OpenSSH is a key tool for system administration. It is totally free and provides you secure connections with any remote machine. OpenSSH is the default SSH agent of many popular linux distributions. I have been using Ubuntu for a long time and I never needed to install another package to handle my remote connections. OpenSSH is highly customizable, you can set your own connection settings both from command line and configuration files.

What do you dislike?

Learning all the SSH commands and tricks takes time. Generating SSH keys, configuring the environment and setting up preferences requires experience. OpenSSH is an old software but it is not well documented yet.

Recommendations to others considering the product

OpenSSH is the most popular SSH client for Linux distributions. It is simple, efficient and secure. OpenSSH will cover mostly all your needs to administer a remote machine and run commands on them. If you are looking for an SSH client solution, I suggest you to try OpenSSH first.

What business problems are you solving with the product? What benefits have you realized?

I'm managing my personal website with SSH connection and OpenSSH. I made all my remote servers managable with SSH connection. VPN and SSH are pretty efficient together. As an experienced linux system administrator I have been administering all the remote servers with SSH connection, which is kind of industry standard.

OpenSSH review by <span>Scott K.</span>
Scott K.
Validated Reviewer
Review Source

"An easy, secure way for remote shell connections and thensome"

What do you like best?

I like the fact it's the industry standard for establishing remote secure connections, whether it be shell (cli) or using it for other features, such as copying files, or even VPN tunnels. Having the ability to custom configure hosts in your ssh config is really nice (along with being able to import features on every host) -- I absolutely love using ControlMaster's and Port Forwarding.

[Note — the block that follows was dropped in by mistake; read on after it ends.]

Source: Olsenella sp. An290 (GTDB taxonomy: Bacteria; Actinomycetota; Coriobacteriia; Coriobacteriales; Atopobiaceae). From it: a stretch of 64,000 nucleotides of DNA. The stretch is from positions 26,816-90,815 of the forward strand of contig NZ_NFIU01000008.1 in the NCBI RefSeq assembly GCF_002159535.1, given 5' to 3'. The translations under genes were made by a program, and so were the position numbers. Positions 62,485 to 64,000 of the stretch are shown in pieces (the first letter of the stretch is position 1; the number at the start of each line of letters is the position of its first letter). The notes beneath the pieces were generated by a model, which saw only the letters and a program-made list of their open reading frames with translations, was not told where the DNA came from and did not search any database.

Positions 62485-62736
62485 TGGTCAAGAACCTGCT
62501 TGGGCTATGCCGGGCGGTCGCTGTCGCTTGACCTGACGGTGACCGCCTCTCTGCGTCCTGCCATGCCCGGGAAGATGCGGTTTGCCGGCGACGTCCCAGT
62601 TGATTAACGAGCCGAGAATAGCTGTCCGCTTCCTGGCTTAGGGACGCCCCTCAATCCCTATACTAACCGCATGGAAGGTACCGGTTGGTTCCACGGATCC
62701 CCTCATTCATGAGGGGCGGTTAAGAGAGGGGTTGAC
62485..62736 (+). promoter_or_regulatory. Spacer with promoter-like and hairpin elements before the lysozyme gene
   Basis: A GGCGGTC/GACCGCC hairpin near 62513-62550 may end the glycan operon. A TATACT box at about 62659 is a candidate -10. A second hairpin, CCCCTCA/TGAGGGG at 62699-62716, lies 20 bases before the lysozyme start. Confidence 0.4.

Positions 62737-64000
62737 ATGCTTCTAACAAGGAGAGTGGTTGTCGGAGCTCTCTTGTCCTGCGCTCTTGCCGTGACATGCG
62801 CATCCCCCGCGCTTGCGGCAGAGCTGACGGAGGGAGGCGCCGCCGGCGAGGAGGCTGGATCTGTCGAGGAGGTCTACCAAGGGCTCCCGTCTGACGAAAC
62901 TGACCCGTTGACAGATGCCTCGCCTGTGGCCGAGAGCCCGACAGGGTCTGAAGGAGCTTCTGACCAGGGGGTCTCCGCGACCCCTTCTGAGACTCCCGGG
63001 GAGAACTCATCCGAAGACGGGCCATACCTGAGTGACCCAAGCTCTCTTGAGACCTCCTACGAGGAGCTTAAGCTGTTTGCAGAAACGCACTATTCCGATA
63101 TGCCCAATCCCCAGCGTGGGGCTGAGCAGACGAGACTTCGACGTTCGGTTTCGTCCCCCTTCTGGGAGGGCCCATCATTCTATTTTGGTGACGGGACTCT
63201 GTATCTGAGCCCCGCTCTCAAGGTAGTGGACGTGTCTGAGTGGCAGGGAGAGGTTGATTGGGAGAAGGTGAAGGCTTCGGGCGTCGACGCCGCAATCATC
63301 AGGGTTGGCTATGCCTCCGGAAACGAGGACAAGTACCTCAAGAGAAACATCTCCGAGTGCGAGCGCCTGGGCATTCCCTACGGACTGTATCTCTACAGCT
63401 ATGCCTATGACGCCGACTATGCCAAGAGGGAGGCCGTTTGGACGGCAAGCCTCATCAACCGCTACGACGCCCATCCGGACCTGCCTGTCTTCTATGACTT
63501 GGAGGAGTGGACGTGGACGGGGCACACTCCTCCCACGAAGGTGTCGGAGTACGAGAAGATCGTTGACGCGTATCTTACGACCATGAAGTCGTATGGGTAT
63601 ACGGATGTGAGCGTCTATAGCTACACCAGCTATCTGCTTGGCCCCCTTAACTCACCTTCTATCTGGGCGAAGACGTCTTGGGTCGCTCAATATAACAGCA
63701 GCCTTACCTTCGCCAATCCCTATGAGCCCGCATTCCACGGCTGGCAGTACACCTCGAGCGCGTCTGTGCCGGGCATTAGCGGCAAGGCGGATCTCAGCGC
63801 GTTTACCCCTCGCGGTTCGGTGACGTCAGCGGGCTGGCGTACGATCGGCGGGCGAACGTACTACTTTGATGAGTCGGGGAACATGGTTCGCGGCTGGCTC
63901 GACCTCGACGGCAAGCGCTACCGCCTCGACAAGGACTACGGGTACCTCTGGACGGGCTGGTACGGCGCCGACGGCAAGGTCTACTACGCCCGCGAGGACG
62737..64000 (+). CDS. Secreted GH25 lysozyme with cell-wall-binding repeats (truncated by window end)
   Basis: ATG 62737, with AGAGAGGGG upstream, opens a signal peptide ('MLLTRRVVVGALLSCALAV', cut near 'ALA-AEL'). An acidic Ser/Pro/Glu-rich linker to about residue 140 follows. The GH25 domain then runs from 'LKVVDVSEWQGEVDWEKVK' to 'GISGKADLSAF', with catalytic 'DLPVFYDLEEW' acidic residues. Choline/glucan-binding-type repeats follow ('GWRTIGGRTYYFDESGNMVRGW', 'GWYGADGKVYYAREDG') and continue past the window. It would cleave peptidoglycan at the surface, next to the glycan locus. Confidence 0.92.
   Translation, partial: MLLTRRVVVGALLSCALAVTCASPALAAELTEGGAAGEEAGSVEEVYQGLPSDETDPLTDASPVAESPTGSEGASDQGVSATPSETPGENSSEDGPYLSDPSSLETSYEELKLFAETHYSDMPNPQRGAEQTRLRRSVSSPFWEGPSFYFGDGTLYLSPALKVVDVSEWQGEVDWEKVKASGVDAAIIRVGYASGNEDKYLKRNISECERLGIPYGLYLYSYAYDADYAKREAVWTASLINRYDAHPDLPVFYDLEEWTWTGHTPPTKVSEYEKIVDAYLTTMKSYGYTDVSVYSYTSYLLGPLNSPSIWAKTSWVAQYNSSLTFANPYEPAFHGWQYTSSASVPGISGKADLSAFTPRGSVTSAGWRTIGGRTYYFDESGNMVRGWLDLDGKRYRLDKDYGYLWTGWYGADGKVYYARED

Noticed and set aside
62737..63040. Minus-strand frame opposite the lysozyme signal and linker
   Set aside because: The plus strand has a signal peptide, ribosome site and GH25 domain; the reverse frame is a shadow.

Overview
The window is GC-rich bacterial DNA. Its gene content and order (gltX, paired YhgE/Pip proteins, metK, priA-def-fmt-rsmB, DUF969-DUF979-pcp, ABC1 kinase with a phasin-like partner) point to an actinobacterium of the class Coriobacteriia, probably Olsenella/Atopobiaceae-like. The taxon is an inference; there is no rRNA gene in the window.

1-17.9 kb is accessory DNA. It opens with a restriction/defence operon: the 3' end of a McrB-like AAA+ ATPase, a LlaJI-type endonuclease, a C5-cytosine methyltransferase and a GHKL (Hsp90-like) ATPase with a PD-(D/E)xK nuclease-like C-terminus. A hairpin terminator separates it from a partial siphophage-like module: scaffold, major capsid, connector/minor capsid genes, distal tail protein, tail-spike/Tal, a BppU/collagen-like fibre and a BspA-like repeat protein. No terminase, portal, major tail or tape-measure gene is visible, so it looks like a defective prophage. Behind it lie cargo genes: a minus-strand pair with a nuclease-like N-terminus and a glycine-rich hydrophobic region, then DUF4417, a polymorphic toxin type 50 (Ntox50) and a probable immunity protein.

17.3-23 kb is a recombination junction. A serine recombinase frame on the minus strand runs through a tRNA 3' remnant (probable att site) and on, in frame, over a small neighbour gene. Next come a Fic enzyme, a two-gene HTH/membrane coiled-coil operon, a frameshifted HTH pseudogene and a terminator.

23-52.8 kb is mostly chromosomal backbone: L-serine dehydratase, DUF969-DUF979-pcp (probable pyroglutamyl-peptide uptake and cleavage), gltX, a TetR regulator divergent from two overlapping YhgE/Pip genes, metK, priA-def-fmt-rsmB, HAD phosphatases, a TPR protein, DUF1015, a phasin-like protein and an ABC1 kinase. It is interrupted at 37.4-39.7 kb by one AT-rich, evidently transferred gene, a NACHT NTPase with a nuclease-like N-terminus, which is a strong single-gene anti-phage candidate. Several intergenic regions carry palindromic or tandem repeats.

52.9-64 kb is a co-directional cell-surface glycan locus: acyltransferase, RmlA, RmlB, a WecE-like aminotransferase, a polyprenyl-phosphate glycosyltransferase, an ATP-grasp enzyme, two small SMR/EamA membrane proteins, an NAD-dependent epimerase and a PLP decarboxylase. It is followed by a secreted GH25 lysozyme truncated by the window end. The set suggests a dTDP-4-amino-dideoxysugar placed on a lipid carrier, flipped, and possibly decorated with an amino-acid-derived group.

What do you dislike?

Security vulnerabilities in the past with openssl (which is typically what is linked to ssh via the library for encryption).

Recommendations to others considering the product

SSH is very powerful, it's not just for connecting to remote hosts/shells or other network devices -- you can do port forward (local or remote), VPN tunnels, ControlMaster's (which allow you to re-use any existing, open connection held by the ControlMaster), X11 Forwarding, etc. Plus I don't know any admin in their right mind who wouldn't utilize and require ssh for remote connections.

What business problems are you solving with the product? What benefits have you realized?

It enables us to securely connect to other servers and network devices, along with having PAM integration, we're able to use a custom OTP module for 2FA that makes it easy to deploy to other systems without having to modify the source code.

OpenSSH review by <span>Cesar I.</span>
Cesar I.
Validated Reviewer
Verified Current User
Review Source

"Easiest way to admin a remote server"

What do you like best?

SSH and OpenSSH's implementation are the easiest way to get into a remote server and manage it. Getting a remote shell is just the beginning, port forwarding, and even X forwarding are key features that make ssh a great protocol. Password-less logins with public keys it's very useful as well as being able to automate tasks across servers saves tons of hours and repetitive work.

What do you dislike?

Configuration and hardening can be hard. Also windows as a server it's mostly out of the question. The handling of RSA and DSA keys can be a bit difficult sometimes. It's easy to loose a key and then you could be left out of a server. To remedy that there are some other tools that can help with the backup and handling of keys but it's not part of OpenSSH.

Recommendations to others considering the product

Stick to the distributions defaults but check them yourself. Depending on what you need, you might have to tweak those. A bare-bones installation is only recommended if you really know openssh from top to bottom and you are sure that you need to do something like that.

What business problems are you solving with the product? What benefits have you realized?

Administering remote servers is something that most software companies have to do most of the time. Having an standardized and ubiquitous way of accessing them is just a relief.

Kate from G2 Crowd